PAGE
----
Bakeries around the world have mastered the art of this seemingly simple confection and now, you can, too.
When it comes to baking, one of the easiest things a person can bake is a muffin. Muffin recipes are often simple with three actual steps: mixing the dry ingredients, and then mixing the wet ingredients, and then mixing the two together. With the exception of certain toppings, muffins can be mixed up in a matter of ten minutes and the only thing needed are measuring cups and spoons, two mixing bowls, and a muffin tin. So, why is it that despite the simplicity of muffin recipes, the muffins many people make at home don’t come out like they do in the bakery?
There are some mistakes home bakers could be making.
Mixing The Batter Is A 15-Second Step
Contrary to popular belief, muffin batter does not need to be completely smooth in order to result in delicious muffins. The theory behind this is similar to that of pancakes; a few lumps and bumps are okay, even if those flour lumps are not completely incorporated. By overmixing batter, it’s very possible to cause the muffins to develop more gluten which will give them a tougher and less fluffy texture.
In order to avoid overmixing, use a spatula and turn it no more than 12 times around the bowl. Each ingredient should be wet but doesn’t need to be thoroughly mixed and broken down before it’s put in the oven. Perfection has no place in muffin baking!
Oil And Butter Are A Super Moist Combination
The combination of oil and butter also depends on the recipe as most recipes call for just one or the other, usually butter.
However, by substituting some of the butter with oil, muffins will get an extra boost of moisture as the combination of the two results in the best texture. Some simple math (and a conversion chart) can be used to determine how much butter or oil to swap out, and this also won’t change the flavor of the muffins at all.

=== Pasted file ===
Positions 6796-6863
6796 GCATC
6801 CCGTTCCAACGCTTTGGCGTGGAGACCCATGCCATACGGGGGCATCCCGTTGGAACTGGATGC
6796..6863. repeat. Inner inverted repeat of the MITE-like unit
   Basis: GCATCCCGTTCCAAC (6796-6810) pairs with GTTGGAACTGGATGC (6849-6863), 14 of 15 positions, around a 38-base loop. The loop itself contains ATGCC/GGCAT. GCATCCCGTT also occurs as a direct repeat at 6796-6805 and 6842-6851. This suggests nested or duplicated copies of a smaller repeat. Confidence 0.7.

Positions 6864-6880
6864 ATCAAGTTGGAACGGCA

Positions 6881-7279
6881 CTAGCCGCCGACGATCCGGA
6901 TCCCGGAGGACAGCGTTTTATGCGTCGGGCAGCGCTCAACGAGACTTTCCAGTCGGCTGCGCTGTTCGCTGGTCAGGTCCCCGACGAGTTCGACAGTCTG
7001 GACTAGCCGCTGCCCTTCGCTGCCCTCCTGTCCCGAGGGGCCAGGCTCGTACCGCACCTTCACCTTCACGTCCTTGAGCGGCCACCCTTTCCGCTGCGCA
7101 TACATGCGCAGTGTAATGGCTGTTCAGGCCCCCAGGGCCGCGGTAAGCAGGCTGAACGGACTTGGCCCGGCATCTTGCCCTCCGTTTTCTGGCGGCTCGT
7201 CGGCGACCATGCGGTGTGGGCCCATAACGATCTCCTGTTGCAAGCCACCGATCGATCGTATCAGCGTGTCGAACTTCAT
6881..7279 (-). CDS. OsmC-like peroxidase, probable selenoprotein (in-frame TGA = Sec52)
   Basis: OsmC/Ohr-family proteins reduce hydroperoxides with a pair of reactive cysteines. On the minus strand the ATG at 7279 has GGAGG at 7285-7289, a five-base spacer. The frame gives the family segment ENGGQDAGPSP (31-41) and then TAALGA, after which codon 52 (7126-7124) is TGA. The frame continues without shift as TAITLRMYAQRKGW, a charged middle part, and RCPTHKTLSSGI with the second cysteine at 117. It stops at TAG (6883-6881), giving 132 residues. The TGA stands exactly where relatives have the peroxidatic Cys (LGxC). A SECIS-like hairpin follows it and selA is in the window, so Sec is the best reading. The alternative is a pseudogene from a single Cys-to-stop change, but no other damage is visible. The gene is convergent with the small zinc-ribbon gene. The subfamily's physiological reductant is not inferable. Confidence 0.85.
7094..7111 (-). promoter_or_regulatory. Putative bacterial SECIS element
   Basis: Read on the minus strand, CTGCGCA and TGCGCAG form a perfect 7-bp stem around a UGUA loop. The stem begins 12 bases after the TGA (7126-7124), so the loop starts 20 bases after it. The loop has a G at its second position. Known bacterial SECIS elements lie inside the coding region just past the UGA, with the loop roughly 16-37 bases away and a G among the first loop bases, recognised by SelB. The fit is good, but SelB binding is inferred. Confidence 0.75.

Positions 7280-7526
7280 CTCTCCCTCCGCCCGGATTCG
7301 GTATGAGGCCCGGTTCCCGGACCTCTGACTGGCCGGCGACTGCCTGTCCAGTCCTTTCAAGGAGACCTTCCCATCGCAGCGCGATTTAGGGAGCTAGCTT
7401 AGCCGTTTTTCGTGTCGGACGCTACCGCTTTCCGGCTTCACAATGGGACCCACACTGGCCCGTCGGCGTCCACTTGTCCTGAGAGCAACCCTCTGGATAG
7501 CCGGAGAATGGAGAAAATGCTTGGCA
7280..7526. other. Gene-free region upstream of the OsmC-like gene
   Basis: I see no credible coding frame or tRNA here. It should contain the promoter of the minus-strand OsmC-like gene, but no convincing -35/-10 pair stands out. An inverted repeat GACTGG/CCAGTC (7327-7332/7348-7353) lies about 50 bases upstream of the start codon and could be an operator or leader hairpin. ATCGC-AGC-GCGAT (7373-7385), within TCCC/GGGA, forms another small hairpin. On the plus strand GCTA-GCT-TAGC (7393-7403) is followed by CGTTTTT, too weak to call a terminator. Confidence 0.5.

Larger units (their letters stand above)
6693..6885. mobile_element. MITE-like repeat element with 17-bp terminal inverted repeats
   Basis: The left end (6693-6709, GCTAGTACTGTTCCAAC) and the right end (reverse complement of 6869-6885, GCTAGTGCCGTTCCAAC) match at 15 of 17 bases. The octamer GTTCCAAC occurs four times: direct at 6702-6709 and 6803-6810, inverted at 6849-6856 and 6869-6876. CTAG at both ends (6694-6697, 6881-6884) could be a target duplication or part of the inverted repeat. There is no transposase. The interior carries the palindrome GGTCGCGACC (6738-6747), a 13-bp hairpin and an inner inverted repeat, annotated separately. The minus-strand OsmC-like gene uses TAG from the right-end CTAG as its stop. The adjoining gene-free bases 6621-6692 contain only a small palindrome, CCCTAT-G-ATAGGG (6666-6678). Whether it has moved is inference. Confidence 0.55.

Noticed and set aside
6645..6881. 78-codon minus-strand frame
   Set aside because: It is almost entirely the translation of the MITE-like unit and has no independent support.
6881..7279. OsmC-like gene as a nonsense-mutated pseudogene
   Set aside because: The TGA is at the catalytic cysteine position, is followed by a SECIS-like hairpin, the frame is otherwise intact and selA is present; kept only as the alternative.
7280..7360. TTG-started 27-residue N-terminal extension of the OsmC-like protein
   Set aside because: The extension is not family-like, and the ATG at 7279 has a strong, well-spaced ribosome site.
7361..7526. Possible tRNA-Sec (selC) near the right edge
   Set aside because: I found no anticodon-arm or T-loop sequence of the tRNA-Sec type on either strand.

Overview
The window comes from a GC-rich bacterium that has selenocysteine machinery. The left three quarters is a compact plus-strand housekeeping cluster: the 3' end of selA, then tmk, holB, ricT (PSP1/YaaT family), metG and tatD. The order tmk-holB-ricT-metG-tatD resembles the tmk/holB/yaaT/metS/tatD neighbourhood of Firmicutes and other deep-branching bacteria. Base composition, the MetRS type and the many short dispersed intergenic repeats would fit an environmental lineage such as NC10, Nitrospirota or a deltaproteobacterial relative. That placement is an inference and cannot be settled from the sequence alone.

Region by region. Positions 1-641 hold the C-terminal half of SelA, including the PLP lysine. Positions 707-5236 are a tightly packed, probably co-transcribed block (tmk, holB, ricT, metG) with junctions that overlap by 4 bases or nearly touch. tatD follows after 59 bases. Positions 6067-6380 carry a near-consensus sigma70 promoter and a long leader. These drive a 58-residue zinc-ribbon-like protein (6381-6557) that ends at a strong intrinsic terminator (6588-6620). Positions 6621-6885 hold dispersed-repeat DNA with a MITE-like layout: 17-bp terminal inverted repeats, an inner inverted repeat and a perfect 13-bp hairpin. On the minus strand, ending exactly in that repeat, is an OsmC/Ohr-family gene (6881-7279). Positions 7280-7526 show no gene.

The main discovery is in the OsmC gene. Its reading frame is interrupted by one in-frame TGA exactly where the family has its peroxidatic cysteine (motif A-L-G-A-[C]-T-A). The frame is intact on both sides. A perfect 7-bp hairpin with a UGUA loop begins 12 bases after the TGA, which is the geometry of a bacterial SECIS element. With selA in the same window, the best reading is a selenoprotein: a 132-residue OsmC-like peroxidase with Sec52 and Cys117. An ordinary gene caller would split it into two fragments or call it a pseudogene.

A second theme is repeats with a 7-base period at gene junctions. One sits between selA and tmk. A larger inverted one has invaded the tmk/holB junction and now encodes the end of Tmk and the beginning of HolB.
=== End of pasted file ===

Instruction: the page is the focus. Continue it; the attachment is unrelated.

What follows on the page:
Avoid Baking Muffins For Longer Than 20 Minutes
Muffins are not bread and do not need to be baked for longer than 20 minutes if that. You wouldn’t cook pancakes for longer than five minutes, so why would you do the same to muffins? Overbaking can absolutely result in dry muffins and can even be the reason why they get crumbly.
The recipe usually knows best when it comes to muffins and if they’re not baking in the amount of time allotted in the recipe, then the culprit of their dry texture is likely something else. Muffins usually call for higher baking temperatures as well, which results in a quick rise and gives them the height and fluffiness we see when we pull them out of the oven. Therefore, there must be a balance between mixing the muffins, filling muffin tins, and baking them.
Don’t Overfill The Muffin Tins
If you do find that your muffins are not baking properly, then chances are that the tins themselves are being overfilled. This will not only result in a potential overflow (which can make scraping muffins off the top of the muffin tin a pain) but can also result in longer cooking times. If you stick a toothpick into a muffin and it comes out underdone after 20 minutes, it means there’s too much batter in each tin.
It seems like a hassle but the best thing to do in this instance is to get a second muffin tin or use the extra batter to make a quick bread (if you have a loaf pan). Filling the muffin tins to the top will leave you with dry muffins anyway, so it’s better to use the extra batter elsewhere if you don’t have two muffin tins on hand.
Batter Should Never Be Made In Advance
There’s no yeast in muffin batter so whereas bread can be saved to be baked later on, muffin batter can’t. Baking soda is responsible for helping the muffins to rise and as soon as the baking soda becomes incorporated with the rest of the ingredients, it’s already starting to do its job.
This means that the longer you wait to bake the muffins, the less effective the baking soda will be – so if the batter is made the night prior, by the following day, the muffins will not rise as well and definitely won’t have the texture of those nice, fluffy, moist bakery muffins. The muffins themselves, however, can be made in advance and heated in the oven the day of serving to warm them up.
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